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Quantifying the impact of changing the threshold of New York City heat emergency plan in reducing heat-related illnesses

TitleQuantifying the impact of changing the threshold of New York City heat emergency plan in reducing heat-related illnesses
Publication TypeJournal Article
Year of Publication2019
AuthorsBenmarhnia T., Schwarz L., Nori-Sarma A., Bell M.L
Date Published2019/11
Type of ArticleArticle
ISBN Number1748-9326
Accession NumberWOS:000493057400003
Keywordsclimate change; Environmental Sciences & Ecology; evidence based policy; Extreme heat; health; heat; heat action plans; heat related illnesses; hospital admissions; implementation; Meteorology & Atmospheric Sciences; mortality; quasi-experimental designs; response plan; risk; summer; united-states; wave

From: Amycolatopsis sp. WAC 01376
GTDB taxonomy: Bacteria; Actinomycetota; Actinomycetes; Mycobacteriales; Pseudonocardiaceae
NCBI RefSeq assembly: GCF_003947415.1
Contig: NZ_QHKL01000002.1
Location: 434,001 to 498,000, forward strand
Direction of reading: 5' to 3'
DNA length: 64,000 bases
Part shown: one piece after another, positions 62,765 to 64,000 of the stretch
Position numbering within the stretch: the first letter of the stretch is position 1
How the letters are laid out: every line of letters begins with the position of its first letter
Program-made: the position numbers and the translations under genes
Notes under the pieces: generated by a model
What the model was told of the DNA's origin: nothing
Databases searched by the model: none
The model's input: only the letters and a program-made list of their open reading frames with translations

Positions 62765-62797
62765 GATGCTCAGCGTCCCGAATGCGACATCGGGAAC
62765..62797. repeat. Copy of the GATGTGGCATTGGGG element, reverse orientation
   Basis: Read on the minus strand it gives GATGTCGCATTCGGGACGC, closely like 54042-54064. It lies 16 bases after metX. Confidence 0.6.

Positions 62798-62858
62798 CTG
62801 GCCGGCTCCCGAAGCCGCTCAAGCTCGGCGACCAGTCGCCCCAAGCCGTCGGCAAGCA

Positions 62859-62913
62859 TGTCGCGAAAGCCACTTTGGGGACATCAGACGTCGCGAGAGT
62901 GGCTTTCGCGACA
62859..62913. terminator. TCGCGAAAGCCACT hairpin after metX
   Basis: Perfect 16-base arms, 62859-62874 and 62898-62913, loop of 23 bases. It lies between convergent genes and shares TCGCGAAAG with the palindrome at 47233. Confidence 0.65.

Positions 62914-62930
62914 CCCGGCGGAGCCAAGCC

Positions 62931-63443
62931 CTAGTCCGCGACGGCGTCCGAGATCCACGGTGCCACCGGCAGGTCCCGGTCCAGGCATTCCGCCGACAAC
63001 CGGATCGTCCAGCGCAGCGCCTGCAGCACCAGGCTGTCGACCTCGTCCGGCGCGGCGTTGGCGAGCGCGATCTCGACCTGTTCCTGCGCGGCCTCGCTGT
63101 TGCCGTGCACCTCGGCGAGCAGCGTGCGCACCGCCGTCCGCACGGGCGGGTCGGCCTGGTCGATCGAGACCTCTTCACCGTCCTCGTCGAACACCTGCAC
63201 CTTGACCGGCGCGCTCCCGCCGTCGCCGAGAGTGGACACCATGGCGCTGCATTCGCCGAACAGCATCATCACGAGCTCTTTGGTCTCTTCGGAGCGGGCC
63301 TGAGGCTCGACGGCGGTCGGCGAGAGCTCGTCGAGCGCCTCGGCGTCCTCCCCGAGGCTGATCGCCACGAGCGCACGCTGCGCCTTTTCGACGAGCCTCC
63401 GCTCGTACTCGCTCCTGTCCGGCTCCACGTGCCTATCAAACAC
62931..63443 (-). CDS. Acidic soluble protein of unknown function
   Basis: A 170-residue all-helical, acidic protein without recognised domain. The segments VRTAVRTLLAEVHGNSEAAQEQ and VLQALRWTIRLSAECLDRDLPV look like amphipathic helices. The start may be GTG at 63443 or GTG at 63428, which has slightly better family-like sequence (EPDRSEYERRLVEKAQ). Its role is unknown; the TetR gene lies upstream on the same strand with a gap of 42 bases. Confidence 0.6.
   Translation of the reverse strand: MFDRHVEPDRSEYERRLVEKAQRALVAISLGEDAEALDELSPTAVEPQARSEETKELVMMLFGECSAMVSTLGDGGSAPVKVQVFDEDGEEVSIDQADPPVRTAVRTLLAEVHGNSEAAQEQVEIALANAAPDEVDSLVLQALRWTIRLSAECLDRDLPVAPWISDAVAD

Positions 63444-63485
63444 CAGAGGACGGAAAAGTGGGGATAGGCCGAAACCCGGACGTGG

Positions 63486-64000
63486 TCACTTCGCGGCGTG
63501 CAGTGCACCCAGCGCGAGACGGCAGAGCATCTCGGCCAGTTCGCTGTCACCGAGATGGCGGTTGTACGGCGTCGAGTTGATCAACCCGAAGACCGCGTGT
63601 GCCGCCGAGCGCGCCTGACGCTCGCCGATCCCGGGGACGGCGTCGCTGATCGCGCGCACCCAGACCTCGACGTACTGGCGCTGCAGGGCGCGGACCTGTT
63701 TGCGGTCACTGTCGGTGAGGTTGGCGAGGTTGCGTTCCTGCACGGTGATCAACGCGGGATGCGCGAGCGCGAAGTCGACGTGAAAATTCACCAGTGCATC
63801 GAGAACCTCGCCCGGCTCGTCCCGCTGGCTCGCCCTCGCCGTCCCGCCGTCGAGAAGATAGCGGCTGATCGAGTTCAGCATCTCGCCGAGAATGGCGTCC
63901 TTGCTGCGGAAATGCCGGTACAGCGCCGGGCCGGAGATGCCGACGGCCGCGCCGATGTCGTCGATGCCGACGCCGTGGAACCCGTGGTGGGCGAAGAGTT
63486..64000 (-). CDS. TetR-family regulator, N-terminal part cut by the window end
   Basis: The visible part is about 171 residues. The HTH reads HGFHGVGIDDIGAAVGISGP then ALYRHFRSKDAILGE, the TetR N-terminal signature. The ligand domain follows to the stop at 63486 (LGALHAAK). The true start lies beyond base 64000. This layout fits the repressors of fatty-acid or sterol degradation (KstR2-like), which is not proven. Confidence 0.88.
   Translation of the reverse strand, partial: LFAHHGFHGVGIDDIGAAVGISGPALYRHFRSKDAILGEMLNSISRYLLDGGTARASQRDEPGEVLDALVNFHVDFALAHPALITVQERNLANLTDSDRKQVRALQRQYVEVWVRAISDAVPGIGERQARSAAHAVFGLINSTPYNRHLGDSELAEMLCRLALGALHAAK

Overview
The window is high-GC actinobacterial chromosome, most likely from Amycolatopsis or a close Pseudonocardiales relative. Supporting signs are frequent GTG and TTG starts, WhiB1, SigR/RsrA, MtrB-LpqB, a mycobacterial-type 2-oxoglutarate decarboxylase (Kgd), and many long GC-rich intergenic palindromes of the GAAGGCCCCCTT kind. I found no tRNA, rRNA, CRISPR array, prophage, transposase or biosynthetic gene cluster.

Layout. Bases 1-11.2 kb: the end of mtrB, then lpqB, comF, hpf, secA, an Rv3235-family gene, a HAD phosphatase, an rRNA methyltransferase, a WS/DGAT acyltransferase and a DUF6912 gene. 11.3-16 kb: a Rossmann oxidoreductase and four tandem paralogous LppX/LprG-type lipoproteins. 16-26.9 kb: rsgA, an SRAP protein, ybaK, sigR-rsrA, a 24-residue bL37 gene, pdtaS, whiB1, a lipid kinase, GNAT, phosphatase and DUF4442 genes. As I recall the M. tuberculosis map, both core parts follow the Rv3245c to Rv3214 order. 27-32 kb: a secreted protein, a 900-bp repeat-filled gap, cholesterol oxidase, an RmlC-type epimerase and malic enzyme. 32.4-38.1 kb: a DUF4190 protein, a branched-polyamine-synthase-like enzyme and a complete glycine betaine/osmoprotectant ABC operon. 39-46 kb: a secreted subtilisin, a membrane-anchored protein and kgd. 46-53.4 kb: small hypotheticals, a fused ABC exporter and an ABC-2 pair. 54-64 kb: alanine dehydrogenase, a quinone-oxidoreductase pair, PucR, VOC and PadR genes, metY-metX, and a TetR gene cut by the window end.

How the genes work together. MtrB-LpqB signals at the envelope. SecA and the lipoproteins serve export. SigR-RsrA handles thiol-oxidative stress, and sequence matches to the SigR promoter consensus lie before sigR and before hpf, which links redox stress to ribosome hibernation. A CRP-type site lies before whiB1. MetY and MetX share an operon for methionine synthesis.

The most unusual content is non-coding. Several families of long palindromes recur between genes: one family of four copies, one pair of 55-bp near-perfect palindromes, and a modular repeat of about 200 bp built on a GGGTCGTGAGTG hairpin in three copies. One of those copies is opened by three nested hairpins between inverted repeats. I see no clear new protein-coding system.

The adverse health impact of high heat is widely documented and can lead to a substantial public health burden. Although heat-related illness in western countries is largely preventable, extreme heat remains the main weather contributor to the burden of disease in the United States. In most US cities, local National Weather Service offices issue heat alerts in advance of forecast periods of high heat. In some locations, additional local heat emergency plans that include additional community-based actions to protect the public from the health impacts of heat are also triggered. In 2008, the NYC Health Department made changes in their local heat emergency plan by lowering the threshold for triggering heat advisories based on evidence from local epidemiological studies. This study aims to quantify the potential benefits associated with the change in the threshold the NYC Heat Emergency Plan in reducing heat-related illnesses for Medicare fee-for service beneficiaries aged 65 years or older. We apply a quasi-experimental study design using the Difference-in-Differences (DID) method coupled with the propensity-score matching and compare the difference in daily rates of heat-related illnesses between eligible and non-eligible days before and after implementing the threshold change (2006?2007 versus 2009?2010). We reveal that the change in threshold for the NYC Heat Emergency Plan is associated with reduced daily number of 0.80 (95%CI: 0.27; 1.33) Heat-related Illnesses during hot days as compared to a counterfactual scenario in which the original threshold did not change. This highlights the benefits of local epidemiological evidence in informing emergency heat action plans, in decreasing the health burden of high ambient heat.

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